If your home television is not working anymore, you may question whether to buy a new screen or call up the classic "TV Repairmen" (a lost art). While the fix might be easy with a little digging, anything complex may cost way too much or be too troublesome to get repaired. Televisions are pretty inexpensive these days so a good approach is to find great deals on a quality TV. A good, relatively cheap brand is TCL, though Samsung, Hisense, and LG are also reliable. Just don't hang the Television over a fireplace!
Melissa has an LG Stylo 5 mobile phone and the phone has been locked down after she inputs a pin code into it. Now she has forgotten the pin and only has 30 tries to get back in. Leo says that worst case, the phone will erase back to factory defaults. So she won't lose the phone itself. But there's data she doesn't want to lose. Can LG get the data off?
Sam joins Leo to talk about the news that Cadillac has designed a gorgeous OLED display system for their Escalade SUV. They're made by LG and consists of three separate displays, including two touch screens. Leo says that one of the problems though with OLED is the burn-in problem. If you're going to have a car for 10-15 years, how are they doing to deal with that? Sam says that LG is probably using pixel shifting to battle the burn-in problem. As for an upcoming electric vehicle by Cadillac, that likely won't happen for at least five years.
Marcello wants to get a new 4K TV to go with his new home. Should he wait for HDMI 2.1? Leo says the only real reason to wait for HDMI 2.1 is to buy an 8K TV, which isn't really practical right now because they're too expensive and there's no content for them. It's still a few years away. The more important feature is HDR. So there's no real reason to wait. If money is no object for Marcello, then the LG C8 OLED is the best TV ever. But it's $8,000 for a 70". If he can afford it, it's gorgeous display.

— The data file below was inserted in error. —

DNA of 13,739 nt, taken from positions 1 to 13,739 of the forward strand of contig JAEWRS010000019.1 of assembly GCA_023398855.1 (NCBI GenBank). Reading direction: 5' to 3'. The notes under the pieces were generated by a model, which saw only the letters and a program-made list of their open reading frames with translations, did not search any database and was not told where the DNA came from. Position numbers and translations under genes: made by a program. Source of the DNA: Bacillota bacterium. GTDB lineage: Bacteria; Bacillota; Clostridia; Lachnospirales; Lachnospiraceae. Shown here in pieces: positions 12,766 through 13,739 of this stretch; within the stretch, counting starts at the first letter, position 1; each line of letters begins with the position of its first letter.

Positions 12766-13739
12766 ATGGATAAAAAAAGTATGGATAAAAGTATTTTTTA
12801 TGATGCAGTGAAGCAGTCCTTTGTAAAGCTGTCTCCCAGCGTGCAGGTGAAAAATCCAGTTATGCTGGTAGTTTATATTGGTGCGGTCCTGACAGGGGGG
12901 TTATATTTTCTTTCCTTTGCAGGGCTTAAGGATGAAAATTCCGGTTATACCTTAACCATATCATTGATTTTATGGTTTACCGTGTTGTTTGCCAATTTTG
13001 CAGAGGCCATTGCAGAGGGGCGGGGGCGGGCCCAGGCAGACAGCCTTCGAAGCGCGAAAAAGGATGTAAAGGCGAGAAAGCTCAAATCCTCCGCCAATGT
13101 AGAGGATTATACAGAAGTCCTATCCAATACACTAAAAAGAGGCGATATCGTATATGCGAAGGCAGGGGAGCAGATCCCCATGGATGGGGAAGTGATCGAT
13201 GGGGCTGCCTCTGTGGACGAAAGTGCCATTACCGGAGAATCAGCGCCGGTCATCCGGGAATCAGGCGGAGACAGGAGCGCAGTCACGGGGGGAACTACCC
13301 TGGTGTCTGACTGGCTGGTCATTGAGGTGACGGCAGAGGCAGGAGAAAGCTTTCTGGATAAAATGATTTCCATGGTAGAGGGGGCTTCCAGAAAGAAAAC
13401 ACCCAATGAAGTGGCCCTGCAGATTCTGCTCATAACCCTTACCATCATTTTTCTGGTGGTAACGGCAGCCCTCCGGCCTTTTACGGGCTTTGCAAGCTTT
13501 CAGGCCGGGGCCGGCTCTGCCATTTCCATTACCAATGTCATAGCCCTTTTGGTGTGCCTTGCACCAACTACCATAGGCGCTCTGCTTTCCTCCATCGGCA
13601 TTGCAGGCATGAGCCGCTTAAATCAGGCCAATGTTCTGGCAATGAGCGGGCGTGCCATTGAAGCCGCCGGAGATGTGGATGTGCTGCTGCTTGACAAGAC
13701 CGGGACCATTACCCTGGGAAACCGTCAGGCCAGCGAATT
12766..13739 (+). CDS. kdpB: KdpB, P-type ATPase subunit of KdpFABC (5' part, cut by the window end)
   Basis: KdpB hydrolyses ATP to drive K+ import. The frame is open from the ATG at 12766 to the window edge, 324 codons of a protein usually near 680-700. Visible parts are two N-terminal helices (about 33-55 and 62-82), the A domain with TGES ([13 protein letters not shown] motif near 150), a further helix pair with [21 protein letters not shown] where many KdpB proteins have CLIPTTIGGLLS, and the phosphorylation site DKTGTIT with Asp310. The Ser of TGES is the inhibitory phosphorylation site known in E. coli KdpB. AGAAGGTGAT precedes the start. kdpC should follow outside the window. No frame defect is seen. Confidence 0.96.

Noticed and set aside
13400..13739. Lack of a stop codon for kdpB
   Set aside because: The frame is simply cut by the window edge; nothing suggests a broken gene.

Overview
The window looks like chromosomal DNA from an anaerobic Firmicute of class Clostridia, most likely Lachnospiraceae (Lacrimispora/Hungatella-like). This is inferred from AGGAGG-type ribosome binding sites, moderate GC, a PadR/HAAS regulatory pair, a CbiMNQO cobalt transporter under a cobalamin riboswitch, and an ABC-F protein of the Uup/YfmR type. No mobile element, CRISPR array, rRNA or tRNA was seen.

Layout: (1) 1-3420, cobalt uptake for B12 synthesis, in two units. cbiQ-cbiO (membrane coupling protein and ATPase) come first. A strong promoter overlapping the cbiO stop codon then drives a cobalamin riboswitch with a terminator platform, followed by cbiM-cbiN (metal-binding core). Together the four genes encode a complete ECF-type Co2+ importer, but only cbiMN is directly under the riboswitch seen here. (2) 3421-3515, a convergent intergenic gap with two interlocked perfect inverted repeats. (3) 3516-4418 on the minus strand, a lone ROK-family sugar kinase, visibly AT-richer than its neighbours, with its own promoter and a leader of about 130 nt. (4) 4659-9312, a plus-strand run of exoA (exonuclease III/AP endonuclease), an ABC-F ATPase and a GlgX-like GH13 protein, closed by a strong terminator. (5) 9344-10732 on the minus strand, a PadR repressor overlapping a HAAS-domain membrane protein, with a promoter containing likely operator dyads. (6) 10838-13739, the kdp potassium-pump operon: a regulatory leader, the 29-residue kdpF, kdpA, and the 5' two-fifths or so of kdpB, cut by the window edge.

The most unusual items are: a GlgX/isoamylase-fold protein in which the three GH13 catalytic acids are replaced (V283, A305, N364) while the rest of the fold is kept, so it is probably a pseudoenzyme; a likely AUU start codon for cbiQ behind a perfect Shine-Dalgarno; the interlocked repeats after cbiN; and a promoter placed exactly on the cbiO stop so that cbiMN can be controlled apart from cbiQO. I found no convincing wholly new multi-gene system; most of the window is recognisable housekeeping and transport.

Vincent has an Nvidia Shield and the Channel Master over-the-air DVR and he's loving it. He's glad he cut the cable. But he wants to upgrade from his old Samsung 1080i TV. What should he get? Rich says that all he really needs on a TV these days is an HDMI and Coax input for his antenna. He doesn't even need a smart TV because they rarely get updated. It's better to get a TV without smart features and a Roku or Apple TV. There is one exception, though. Roku enabled smartTVs are worth it because they do get updated. Amazon also offers TVs with Fire TV built in.
Murray has an Apple TV 4K and it's not working with his LG TV unless he reboots it. Leo says it's probably an HDMI handshake issue. It could be a bad HDMI cable. Or worse, a bad HDMI port. Apple says to hold the menu/volume buttons down for 5 seconds. The Apple TV will run through resolutions until one wakes it up.
Scott has been reviewing the LG 55C8 OLED TV and he's pretty impressed with it. It has an automatic calibration utility, but you'd need the meter and software to do it. Once you have that, it will run the calibration and set your TV automatically. There is a bug, however, found by the gang at AVS Forum, but SpectraCal, the company that wrote the auto calibration app, is fixing it. The bug only affects 100% saturated colors, so it has minimum effect since content rarely includes colors that are 100% saturated.
Norm has an LG OLED C6 TV. It's the curved one. He loves the HDR and Dolby Vision. He got the Comcast 4K X1 DVR as well, and he's been enjoying the replay of the Olympics in 4K HDR. But there is a drawback — he's seeing some ghosting. Leo says that he can reset that by turning it off for a few days. OLED doesn't have permanent burn-in, so letting it rest for awhile can solve the problem, in theory anyway.
Manny has an LG G5 smartphone and the timer pops up telling him how long he's been on a call. It annoys him. Leo says it has to be an LG feature because that's not a normal Android function. There has to be a setting in the menu settings to disable that, so he should check there.
Mike has an LG Aristo mobile phone and it crashes all the time. What can he do? Leo suspects that there's an app that has been corrupted or flawed that causes the phone to crash. Leo suggests backing up the data and then restore the phone to its factory condition. It'll be in Backup and Reset under settings. The phone will wipe the drive and then reinstall Android. Then he'll have to reinstall everything.